The Islamist Muslim Brotherhood movement in Egypt named its chief strategist and financier as a candidate for president on Saturday, despite earlier pledges to stay out of the race.
The Brotherhood, outlawed during the regime of former President Hosni Mubarak, already controls about half of the seats in parliament.
The Associated Press reported that the presidential nominee is the group’s deputy leader, Khayrat el-Shater, a multimillionaire businessman who has played a key role in guiding the group through the tumultuous transition since the Mubarak’s ouster last year.
AP noted that because of the Brotherhood's success in the parliamentary vote and the reach of its grassroots political organization, the candidate it nominates or backs will be considered the frontrunner in the race for the May 23-24 vote.
If el-Shater wins the Brotherhood would completely dominate the political arena and could push for changes such as stricter adherence to Islamic law. A Muslim Brotherhood government could also translate into rockier relations with Israel and the United States.
The Muslim Brotherhood recently denied that it plans to uphold the peace treaty with Israel, after U.S. State Department Victora Nuland told said that the Muslim Brotherhood had assured Washington it would uphold extant diplomatic accords, including the 1979 Egypt-Israel Peace Treaty.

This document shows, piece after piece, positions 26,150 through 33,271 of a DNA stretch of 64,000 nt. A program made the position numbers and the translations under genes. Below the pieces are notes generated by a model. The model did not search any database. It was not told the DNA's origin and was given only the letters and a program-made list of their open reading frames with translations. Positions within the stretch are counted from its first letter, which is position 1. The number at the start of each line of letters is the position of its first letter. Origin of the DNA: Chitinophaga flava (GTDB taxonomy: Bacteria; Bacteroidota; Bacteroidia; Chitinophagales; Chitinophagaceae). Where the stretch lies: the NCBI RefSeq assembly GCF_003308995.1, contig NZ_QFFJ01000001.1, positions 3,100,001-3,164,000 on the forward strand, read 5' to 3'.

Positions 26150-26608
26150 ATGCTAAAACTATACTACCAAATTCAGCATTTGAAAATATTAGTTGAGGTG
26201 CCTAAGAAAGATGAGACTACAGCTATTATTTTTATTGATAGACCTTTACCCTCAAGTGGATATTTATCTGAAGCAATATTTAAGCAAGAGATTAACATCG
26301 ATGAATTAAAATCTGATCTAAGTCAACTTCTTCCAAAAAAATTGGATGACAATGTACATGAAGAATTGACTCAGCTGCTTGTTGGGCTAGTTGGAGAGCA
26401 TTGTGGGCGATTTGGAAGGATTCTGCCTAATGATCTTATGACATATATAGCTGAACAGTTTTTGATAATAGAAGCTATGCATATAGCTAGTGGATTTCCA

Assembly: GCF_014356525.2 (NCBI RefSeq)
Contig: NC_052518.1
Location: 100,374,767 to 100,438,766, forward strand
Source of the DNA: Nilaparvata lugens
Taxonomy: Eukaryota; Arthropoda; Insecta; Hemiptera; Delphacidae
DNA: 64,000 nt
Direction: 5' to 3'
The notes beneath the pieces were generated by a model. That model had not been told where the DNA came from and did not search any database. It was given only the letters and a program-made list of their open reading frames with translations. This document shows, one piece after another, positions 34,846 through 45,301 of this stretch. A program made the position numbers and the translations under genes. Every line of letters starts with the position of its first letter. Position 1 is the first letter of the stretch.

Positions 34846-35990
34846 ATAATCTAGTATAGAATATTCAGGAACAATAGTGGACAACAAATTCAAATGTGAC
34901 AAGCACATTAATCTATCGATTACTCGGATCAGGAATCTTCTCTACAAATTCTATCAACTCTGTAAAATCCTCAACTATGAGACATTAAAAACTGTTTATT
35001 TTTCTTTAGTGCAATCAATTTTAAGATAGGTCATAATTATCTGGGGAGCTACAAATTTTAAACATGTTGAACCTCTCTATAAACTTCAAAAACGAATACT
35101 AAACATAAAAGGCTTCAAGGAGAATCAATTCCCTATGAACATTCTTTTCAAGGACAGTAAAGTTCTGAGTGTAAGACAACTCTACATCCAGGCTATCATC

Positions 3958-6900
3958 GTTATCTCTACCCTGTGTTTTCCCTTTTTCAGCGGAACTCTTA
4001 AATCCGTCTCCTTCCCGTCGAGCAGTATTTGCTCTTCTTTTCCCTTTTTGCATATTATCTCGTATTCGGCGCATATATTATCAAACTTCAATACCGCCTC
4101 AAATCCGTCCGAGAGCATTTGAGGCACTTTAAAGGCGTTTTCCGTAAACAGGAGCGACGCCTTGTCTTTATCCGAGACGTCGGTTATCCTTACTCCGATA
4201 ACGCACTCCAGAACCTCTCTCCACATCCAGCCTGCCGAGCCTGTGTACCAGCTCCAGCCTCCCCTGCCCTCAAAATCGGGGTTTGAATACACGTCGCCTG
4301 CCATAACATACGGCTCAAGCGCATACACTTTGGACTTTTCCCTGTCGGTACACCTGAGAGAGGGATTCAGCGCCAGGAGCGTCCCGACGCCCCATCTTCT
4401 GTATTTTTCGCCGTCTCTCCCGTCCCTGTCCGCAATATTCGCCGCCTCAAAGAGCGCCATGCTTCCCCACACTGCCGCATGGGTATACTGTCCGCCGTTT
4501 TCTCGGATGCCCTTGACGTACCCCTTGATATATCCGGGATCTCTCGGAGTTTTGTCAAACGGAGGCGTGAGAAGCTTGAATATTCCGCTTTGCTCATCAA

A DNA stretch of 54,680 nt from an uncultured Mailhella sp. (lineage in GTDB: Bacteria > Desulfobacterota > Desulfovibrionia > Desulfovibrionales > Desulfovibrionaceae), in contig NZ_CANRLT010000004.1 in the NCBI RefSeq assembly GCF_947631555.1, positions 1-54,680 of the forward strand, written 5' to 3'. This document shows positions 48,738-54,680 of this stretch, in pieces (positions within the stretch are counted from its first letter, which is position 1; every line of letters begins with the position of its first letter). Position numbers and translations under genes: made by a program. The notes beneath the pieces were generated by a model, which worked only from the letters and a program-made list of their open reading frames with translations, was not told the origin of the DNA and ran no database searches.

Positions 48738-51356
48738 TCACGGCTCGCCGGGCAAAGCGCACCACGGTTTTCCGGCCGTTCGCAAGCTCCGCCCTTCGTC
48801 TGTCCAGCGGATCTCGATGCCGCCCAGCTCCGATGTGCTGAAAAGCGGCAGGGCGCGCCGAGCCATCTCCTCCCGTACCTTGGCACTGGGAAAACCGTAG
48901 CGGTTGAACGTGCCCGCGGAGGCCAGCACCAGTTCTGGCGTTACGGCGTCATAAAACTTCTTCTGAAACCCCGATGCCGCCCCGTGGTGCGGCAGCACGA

The candidate was announced at a Cairo news conference and ended weeks of speculation and confusion within the group.
Mahmoud Hussein, the group's deputy leader, was quoted by AP as having said the decision to run a candidate was made in the face of "attempts to abort the revolution," after the military council refused several requests by the Brotherhood to appoint a government.
El-Shater, who is in his early sixties, joined the Brotherhood in 1974. He has been jailed four times for a total of seven years on charges relating to his membership in the Brotherhood, which was outlawed more than 50 years ago.
AP noted that he is seen as the iron man within the group, the one who steers talks with the military council, orchestrator of parliamentary elections and the negotiator with Arab Gulf countries and International Monetary Fund over loans.
El-Shater will go up against other candidates with greater name recognition and a stronger television presence, such as ex-Arab League chief Amr Moussa.
The announcement comes at the end of a week in which the Islamists' public power struggle with the country's ruling generals escalated.
On Thursday, the Muslim Brotherhood-led parliament began drawing up a no-confidence motion against the military-appointed government.
The Islamists have also been squabbling with liberal and secular groups over the commission that is to draw up the nation's new constitution. After the Brotherhood took a clear majority on the 100-member body for itself, 25 other members resigned.
Liberals fear the Islamists plan to impose their religious agenda on the constitution, while Islamists say liberals are a minority who have no popular support.
Relations between the military and the Brotherhood have deteriorated in recent weeks, as the fundamentalist group has pushed for the army to fire the Cabinet for alleged incompetence. The Brotherhood wants to form a new government, a task it claims is urgent because of Egypt's deteriorating security and economic situation.